RAPID/Roadmap/3-FD-b

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Regulatory and Permitting Information Desktop Toolkit

Federal Tribal Land Leasing (3-FD-b)

The United States has a unique legal and political relationship with Indian tribes and Alaska Native entities as provided by the Constitution of the United States, treaties, court decisions and Federal statutes. Within the government-to-government relationship, the Bureau of Indian Affairs provides services directly or through contracts, grants, or compacts to 566 Federally recognized tribes with a service population of about 1.9 million American Indian and Alaska Natives. While the role of Indian Affairs has changed significantly in the last three decades in response to a greater emphasis on Indian self-governance and self-determination, Tribes still look to Indian Affairs for a broad spectrum of services.

The Indian Affairs offers an extensive scope of programs that covers the entire range of Federal, State and local government services. Programs administered through the Bureau of Indian Affairs (BIA) include social services, natural resources management on trust lands representing 55 million surface acres and 57 million acres of subsurface minerals estates, economic development programs in some of the most isolated and economically depressed areas of the United States, law enforcement and detention services, administration of tribal courts, implementation of land and water claim settlements, housing improvement, disaster relief, replacement and repair of schools, repair and maintenance of roads and bridges, and the repair of structural deficiencies on high hazard dams, the BIA operates a series irrigation systems and provides electricity to a rural parts of Arizona.

The Division of Energy and Mineral Development assists Tribes with the exploration, development and management of their energy and mineral resources to create sustainable economies for reservations, generate new jobs and expand entrepreneurship and self-sufficiency.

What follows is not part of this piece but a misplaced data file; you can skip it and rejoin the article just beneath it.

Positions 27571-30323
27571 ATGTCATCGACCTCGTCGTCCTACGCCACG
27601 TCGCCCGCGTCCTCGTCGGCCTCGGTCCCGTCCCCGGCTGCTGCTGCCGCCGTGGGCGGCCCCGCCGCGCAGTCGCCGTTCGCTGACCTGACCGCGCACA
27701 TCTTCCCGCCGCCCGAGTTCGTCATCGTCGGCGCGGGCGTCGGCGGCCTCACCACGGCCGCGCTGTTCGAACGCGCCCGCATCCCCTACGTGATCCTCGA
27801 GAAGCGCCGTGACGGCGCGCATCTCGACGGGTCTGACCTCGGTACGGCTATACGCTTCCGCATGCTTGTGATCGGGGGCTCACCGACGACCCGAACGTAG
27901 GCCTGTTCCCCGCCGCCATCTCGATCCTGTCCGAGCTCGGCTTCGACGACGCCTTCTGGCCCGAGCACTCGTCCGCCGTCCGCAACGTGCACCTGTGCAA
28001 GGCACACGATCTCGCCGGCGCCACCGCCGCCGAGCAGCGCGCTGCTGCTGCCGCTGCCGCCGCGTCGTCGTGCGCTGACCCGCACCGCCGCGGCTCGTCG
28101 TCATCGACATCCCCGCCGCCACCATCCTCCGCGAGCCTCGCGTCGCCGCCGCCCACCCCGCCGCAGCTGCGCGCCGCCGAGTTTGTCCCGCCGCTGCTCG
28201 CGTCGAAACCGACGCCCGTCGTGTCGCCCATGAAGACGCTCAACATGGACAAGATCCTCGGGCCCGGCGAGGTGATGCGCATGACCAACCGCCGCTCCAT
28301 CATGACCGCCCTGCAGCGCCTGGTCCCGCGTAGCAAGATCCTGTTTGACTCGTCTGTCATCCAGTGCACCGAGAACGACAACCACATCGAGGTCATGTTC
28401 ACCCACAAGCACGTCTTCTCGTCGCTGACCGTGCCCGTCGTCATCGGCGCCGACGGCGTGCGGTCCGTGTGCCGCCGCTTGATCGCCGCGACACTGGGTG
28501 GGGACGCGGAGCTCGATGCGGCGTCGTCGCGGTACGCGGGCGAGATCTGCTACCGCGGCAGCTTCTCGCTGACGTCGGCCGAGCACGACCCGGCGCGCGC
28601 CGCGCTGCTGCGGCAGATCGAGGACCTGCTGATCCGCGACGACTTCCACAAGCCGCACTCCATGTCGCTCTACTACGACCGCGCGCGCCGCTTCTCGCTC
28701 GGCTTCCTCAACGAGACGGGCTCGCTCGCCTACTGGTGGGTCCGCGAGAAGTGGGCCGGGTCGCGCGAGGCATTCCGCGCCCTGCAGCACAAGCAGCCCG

The Division of Indian Energy Policy Development oversees the development and implementation of energy and mineral development regulations in Indian country and initiates programs to enhance the capacity of tribes to take charge of developing their energy and mineral resources.

Resources for doing business on Indian Lands: Working on Indian Lands webpage includes examples of leases, NEPA compliance, and Federal agency information. The Tribal Energy and Environmental Information Clearinghouse page, and the US DOE Maps of geothermal resources for most tribal lands in the West are all useful resources.

Tribal Energy Resource Agreements


Tribal Land Leasing Process

3-FD-b.1 - Formal Letter to Tribe Expressing Interest to Lease

Geothermal developers send a letter of expression to enter into an agreement (lease, IMDA) to the Tribal Council or appropriate office.

3-FD-b.2 - Evaluate and Negotiate Proposal

The Indian Mineral Development Act of 1982 (IMDA) was enacted to provide Indian tribes with flexibility in the development and sale of mineral resources. Foremost among the beneficial effects of IMDA was the opportunity for Indian tribes to enter into joint venture agreements with mineral developers. The contractual relationships permitted by IMDA were designed to meet two objectives: First, to further the policy of self-determination and second, to maximize the financial return tribes can expect for their valuable mineral resources.

Tribes may negotiate directly with companies under the authority of the Indian Mineral Development Act of 1982 (Regulations: 25 CFR 225). This Act empowers tribal governments to enter into any joint venture, operating, production sharing, service, managerial, lease or other agreement, or any amendment, supplement or other modification of such agreement providing for the exploration, extraction, processing, or other development of oil, gas, uranium, coal, geothermal resources, or other energy or non-energy mineral resources in which tribes own a beneficial or restricted interest, or providing for the sale or other disposition of production or products from their mineral resources.